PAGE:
Citing Changing Times, Available Land, Essex Selectmen Vote to Combine Planning and Zoning Commissions


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ESSEX — The Board of Selectmen took a step towards combining the town’s planning and zoning commissions on Wednesday.

First Selectman Norm Needleman said that with little available and sub-dividable land left in Essex, there isn’t enough planning work left to justify a two separate commissions. According to Needleman, about half of towns in Connecticut have combined their planning and zoning commissions

The Board of Selectmen voted 3-0 to approve sending the proposal to a town meeting, to be held in-person and by Zoom on Oct. 7.

According to Needleman, the younger generations generally don’t have the same desire to live on two acres in 3,000 square foot house as previous generations when Essex and its surrounding towns approved one or two subdivisions a year from the 1970s to the early 2000s.

“It’s most determined by the portfolio of work,” Needleman said. “It’s not likely that over the next 25 years there would be more than one subdivision every five years.”

Larry Shipman, chair of the Zoning Commission, said he agrees there is not as much planning work going on, and there will always be zoning work. A combined commission could also reduce some of the delay created by one commission having to refer issues to the other, he said.

“I find that, in my work, I find it easier as an applicant when I’m representing somebody, that a joint commission allows you to accomplish more in less time,” said Shipman, whose practice as an attorney includes land use and zoning issues.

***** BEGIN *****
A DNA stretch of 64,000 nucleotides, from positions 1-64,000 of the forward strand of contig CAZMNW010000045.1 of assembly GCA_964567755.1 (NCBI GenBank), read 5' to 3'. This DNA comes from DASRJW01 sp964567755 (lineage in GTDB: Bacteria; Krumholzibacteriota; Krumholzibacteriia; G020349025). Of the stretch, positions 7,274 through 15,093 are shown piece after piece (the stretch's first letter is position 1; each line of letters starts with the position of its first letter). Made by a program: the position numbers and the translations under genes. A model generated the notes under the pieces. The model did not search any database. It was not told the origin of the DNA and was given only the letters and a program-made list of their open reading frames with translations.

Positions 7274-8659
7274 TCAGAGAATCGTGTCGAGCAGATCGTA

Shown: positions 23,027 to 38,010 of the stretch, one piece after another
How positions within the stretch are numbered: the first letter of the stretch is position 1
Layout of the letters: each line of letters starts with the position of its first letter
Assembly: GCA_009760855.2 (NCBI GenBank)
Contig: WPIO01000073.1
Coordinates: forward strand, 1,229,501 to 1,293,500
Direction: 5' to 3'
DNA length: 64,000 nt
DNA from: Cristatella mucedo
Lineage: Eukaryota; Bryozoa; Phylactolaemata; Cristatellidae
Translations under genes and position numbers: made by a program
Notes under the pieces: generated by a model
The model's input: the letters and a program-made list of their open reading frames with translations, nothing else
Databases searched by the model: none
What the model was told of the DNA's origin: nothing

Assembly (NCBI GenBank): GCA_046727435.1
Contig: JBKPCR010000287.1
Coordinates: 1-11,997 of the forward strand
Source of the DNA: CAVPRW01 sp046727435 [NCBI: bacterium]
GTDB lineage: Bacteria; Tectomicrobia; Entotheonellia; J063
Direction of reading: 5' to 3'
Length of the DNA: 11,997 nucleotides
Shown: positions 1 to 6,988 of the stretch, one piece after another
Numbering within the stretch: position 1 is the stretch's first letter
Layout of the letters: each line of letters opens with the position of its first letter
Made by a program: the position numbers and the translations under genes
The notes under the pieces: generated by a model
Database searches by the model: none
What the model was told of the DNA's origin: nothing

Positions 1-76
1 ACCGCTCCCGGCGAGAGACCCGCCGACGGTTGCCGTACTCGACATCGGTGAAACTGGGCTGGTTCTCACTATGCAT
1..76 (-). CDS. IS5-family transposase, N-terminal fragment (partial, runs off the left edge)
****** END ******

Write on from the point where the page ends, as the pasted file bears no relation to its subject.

Needleman also said there had been friction between the two commissions because the Zoning Commission isn’t obligated to implement the Plan of Conservation and Development drawn up by the Planning Commission.

“Planning and zoning make sense together because at least you have people on the commission focused on planning issues, so they can become advocates for the plans they develop,” Needleman said.

Shipman agreed that a combined commission would make the Plan of Conservation and Development more effective and functional because the same people who write it are responsible for implementing it.

Needleman said combining the commissions doesn’t change the zoning process for people seeking variances and map changes.

Town staffing will be a discussion for a later date, said Needleman. Essex already has a zoning enforcement officer also serving as the wetlands officer, and a “planner for hire,” he said.

“I’m always working to figure out the most efficient way to deliver the best possible services, so that will be a discussion if this passes,” he said.

Selectman Bruce Glowac said the town has debated whether to combine the planning and zoning commissions for years, but now is the time they should come together.

“We’re reaching a point where the town is beginning to be built out,” Glowac said. “There will still be sites available for housing, but the big housing developments are pretty much going by the wayside, and it’s now time to take advantage of this slowdown so we can bring these two commissions together.”